So Isaac and I have made some videos I'm fairly proud of, including this one we made a few days ago. We wanted to make fun of "epic scenes" that directors like JJ Abrams often seem to make, complete with video effects, slow motion, and music in place of sound effects. Plus a mini-editorial on violence to boot! Hope you like it.

August 29, 2010

Scott Pilgrim

I can't say enough good things about this movie, but I have one complaint. And let me preface this by saying that maybe I can't hear as well as I used to; but the movie just isn't loud enough. It's clever, it packs a visual punch, I just want my ears to be punched a little harder. Come to think of it, maybe this is why I can't ear as well as I used to.

Side note: I'm also thoroughly enjoying the video game. It's got a very NES-y feel.

April 26, 2010

lifesaving inventions...household materials

I won't be seeing it, but they're making a movie out of the SNL "MacGruber" sketch. I think it's interesting that there was never a MacGyver movie (despite it's popularity (I know Marge's sisters both love it)), yet its SNL parody gets one! I'm reminded of Ricky Martin. "She Bangs" was SUPPOSED to be a follow-up hit to his first single "La Vida Loca" but it didn't really happen. Then William Hung came along and actually made it a popular song. A sad commentary on our culture? Follow-up question: what culture?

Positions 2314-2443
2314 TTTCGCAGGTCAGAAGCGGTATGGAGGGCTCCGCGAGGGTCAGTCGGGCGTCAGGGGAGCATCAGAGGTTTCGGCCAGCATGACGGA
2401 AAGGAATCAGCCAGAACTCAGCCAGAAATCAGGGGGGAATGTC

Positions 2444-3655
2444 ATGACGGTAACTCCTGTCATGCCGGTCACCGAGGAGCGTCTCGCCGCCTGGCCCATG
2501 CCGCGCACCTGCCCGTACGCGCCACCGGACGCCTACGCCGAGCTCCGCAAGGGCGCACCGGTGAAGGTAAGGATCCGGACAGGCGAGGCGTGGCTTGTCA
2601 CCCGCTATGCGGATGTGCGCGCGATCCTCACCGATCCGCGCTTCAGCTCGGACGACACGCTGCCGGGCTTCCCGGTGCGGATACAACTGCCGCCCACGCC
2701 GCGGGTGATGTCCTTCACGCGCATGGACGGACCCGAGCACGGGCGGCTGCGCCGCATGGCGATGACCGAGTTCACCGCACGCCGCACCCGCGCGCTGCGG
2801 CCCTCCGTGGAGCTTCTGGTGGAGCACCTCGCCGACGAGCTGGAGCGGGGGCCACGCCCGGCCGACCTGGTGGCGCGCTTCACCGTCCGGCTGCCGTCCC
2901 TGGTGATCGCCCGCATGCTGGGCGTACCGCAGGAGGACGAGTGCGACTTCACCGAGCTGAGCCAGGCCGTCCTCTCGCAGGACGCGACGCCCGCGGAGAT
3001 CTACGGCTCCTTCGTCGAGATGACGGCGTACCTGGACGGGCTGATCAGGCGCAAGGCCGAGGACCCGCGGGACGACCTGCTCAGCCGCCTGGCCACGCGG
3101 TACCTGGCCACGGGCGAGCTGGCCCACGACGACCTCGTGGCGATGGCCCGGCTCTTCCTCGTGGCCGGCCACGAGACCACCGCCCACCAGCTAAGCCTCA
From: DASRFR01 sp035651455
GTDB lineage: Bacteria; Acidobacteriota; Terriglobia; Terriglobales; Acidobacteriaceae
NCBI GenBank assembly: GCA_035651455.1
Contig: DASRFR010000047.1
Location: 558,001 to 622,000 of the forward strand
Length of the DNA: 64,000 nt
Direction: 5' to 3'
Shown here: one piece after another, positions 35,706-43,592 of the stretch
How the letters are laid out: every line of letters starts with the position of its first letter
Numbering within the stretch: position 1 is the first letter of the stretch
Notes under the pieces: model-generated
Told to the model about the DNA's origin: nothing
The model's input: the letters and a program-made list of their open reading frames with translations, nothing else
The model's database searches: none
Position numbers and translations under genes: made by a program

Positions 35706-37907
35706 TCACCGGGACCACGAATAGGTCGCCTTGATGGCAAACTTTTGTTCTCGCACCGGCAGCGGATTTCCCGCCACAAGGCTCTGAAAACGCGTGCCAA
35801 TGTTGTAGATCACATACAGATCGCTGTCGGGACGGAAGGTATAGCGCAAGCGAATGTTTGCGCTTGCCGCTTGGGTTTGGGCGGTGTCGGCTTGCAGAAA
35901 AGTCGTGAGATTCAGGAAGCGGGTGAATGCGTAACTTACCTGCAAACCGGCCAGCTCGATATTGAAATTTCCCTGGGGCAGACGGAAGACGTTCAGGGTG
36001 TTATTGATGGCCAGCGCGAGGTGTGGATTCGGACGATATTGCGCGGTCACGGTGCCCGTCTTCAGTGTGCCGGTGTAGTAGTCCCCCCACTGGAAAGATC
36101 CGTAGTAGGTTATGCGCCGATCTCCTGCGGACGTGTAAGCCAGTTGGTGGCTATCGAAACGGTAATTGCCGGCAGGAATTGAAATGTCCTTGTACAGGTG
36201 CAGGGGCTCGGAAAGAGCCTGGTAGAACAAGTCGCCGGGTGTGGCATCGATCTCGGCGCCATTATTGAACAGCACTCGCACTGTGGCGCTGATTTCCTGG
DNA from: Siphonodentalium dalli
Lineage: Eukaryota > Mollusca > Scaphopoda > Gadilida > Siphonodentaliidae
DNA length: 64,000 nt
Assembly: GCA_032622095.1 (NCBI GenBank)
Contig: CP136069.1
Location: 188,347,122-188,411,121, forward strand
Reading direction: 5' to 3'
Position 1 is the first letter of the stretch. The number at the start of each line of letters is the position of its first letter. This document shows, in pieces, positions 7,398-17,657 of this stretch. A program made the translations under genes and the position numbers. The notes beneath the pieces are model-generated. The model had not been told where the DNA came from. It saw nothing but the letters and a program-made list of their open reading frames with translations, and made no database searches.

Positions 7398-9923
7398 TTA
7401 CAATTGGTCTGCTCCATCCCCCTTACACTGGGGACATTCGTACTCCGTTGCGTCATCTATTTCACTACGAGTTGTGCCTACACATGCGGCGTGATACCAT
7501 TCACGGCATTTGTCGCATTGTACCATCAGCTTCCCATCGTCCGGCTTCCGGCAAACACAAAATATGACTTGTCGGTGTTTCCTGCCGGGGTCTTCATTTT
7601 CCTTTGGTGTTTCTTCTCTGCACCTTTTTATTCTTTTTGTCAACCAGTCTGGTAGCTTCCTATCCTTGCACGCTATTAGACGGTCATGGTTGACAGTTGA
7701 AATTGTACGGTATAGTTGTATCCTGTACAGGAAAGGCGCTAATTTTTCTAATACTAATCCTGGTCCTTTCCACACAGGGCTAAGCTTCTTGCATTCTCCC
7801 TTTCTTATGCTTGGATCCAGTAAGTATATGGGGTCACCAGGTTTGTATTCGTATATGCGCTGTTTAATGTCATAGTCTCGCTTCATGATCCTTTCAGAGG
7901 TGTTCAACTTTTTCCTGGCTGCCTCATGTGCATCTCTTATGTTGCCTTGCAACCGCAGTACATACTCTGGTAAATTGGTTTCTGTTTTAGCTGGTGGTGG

March 26, 2010

Radiohead completist blues

Okay, I'm not really a Radiohead completist. I've seen them live twice and they were both great shows but I don't see the need to obtain bootleg recordings of all their shows. I don't have Thom Yorke's solo album. I'm actually a terrible Radiohead fan. But my blues stem from this: the Radiohead re-issues. Their first six studio albums have been re-issued both as 2CD and 2CD/1DVD sets. The sad part is I already own most of what you get on the CDs and spent a lot of money doing it. But they offer JUST ENOUGH extra stuff that I want to buy them. So I did. Well mostly...I didn't get the DVD version of Pablo Honey (I just don't care that much) and I didn't bother with Kid A (the b-sides became Amnesiac and there were no official promo videos so the second CD and DVD are all live stuff). I also didn't get HttT because the COM LAG EP (which I have) has all the b-sides. Now my (I realize this is no big deal, so it's a very small) dilemma is...what do I do with all these singles and EPs I had to buy to get all this until-recently-hard-to-get stuff? Not to mention the four albums that I've replaced as well...by my count I've replaced 16 CDs altogether. Where were you when I needed you, Radiohead re-issues?? Oh well...some say pretty soon we'll never "own" any music anyway, that we'll just pay our monthly subscription...but that's another post.

March 17, 2010

New Home

Rescue the cows? While they seem like decent enough animals and they taste delicious, I'm not too concerned about rescuing them. But one day, I wanted to play an online game with my girlfriend slash future wife and needed to come up with a hotmail address. And there it was. I'm not sure what made me think of it, but it's super easy to remember and not usually (okay, never) taken as a username. So here's my first post at my new home, rescuethecows.com. In fact, if you ever want to find my online footprint, google bing 'rescuethecows' and you'll probably find every facet of my web presence (I won't blame you if you don't, it's not that exciting). For those that are genuinely interested in saving cows, consider these links.